A big change happened in 1988. That’s when Balch became a new official member of FLA. He also teamed up with Leeb to write songs for the next couple albums of the band.

The main work of Balch was to do keyboardsas well as programming. This resulted in the albums “Corrosion” and “Disorder.” The albums were released in 1988 by Third Mind instead of the Canadian label named Nettwerk. Then the two records were released again with 3 extra songs on the compilation album ‘Convergence” that was released that same year. They were also included on the album (Corroded Disorder” (1995).

The albums had better availability in Europe under Third Mind and North America under Wax Trax!. Meanwhile, various publishing music magazines became interested in the albums due to the band signing with Third Mind. It was also noticed by the underground magazine named “Music From the Empty Quarter.”

The Fulber Years

Fulber officially joined the band after Balch left. It’s interesting that both musicians liked similar music and electronic music in particular. In 1990 the two recorded “Caustic Grip,” which was the band’s next album. The album was released with two albums in 1990. They helped to get the word out about Front Line Assembly and industrial music. The band’s video for “Iceolate” got airplay on the music channel MTV and some of the singles were picked by “Melody Maker.”

The Peterson Years

Fulber decided to leave the band during 1997 so he could work various other bands to produce “Fear Factory. He was replaced by Chris Peterson. After Fulber left the band the album “FLAvour of the Week” was released soon. It’s interesting that the album had a unique style compared to its previous albums. “Millennium” had influences from heavy metal but the new album had a sound that was more like electronica music.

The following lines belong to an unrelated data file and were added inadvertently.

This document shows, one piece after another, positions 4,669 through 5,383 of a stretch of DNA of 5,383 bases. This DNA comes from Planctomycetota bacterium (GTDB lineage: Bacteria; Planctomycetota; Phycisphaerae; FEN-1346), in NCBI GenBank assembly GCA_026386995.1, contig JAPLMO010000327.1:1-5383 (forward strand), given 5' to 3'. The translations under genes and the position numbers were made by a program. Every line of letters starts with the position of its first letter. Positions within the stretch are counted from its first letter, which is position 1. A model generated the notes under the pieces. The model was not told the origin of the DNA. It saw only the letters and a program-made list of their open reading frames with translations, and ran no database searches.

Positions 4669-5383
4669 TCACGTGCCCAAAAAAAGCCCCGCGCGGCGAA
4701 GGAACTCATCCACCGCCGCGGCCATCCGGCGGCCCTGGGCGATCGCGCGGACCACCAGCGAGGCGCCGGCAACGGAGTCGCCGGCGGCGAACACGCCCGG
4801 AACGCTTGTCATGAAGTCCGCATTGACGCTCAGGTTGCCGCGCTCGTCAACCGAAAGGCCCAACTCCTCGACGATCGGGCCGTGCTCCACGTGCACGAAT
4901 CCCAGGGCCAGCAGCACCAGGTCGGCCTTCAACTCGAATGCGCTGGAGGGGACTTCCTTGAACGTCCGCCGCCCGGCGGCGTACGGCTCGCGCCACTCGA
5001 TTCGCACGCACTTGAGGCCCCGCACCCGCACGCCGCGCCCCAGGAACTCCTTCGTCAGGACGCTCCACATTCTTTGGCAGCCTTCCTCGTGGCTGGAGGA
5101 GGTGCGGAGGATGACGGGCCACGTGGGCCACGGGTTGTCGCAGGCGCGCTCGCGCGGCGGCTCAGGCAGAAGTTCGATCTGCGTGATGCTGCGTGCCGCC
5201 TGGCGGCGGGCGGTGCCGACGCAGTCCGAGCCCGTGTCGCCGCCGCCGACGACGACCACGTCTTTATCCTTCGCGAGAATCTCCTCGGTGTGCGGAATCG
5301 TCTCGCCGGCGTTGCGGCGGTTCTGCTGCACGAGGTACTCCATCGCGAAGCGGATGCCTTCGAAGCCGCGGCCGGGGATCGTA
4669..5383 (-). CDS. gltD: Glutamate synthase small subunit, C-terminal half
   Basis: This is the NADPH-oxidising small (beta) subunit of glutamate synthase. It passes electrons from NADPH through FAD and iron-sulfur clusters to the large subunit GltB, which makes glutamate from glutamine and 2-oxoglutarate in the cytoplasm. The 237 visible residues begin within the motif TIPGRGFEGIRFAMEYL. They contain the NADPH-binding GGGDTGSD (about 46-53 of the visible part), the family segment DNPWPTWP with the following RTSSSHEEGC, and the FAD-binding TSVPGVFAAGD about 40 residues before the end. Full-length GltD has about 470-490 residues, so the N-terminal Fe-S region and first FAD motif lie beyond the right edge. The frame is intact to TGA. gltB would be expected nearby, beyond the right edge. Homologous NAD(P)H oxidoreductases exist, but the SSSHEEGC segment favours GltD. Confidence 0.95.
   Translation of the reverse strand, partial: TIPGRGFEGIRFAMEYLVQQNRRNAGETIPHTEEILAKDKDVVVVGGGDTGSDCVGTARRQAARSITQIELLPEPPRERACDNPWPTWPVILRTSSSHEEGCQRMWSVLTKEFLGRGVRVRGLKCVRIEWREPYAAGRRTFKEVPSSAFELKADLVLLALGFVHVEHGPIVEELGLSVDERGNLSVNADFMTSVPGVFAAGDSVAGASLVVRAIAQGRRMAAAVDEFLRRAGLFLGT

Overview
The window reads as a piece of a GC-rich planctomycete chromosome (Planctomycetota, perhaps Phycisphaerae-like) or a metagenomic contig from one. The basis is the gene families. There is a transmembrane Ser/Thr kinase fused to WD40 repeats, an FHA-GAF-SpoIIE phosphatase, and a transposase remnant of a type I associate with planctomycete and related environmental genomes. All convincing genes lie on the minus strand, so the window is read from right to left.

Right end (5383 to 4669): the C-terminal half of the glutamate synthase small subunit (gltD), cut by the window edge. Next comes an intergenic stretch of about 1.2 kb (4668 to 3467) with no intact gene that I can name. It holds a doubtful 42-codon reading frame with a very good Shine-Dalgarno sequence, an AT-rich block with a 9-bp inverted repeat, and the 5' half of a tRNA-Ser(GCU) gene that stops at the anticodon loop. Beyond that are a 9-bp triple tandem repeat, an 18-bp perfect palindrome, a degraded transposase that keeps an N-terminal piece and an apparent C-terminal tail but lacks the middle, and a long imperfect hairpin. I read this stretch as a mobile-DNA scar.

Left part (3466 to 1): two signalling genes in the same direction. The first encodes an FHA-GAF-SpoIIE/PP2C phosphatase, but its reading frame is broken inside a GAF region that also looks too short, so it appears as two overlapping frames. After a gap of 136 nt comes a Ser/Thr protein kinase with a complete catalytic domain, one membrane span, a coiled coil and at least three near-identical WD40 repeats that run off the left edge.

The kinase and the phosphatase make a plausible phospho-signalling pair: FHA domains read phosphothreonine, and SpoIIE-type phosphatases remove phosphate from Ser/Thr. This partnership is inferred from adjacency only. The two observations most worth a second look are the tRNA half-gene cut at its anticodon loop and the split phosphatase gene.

The band released several albums between 1997 and 2002. They included “Implode” (1999), Epitaph (2001), and 50% of the official soundtrack for the 1999 video game titled “Quake III Arena.” After just have a century with the band Peterson decided to depart from the ELA band in 2002.

Return to Electronic Beginnings

In 2012 FLA went back to only making electronic music. This was after the band added guitars to their music during the late 1980s. The new sound of the band was heard on the soundtrack album titled “AirMech.” This helped to prepare for the full-length record titled “Echogenetic” in 2013. The album received high marks from critics. The band also was included in German charts for the first time in the history of the band. When “Echogenic” was released the band announced a remix that was released during 2014 under the title “Echoes.”

Throughout its history Front Line Assembly has remained an innovative band in the electro-industrial genre. It’s experienced many changes in band members and released several albums. While undergone many changes the band will continue to please its fans with new albums and singles.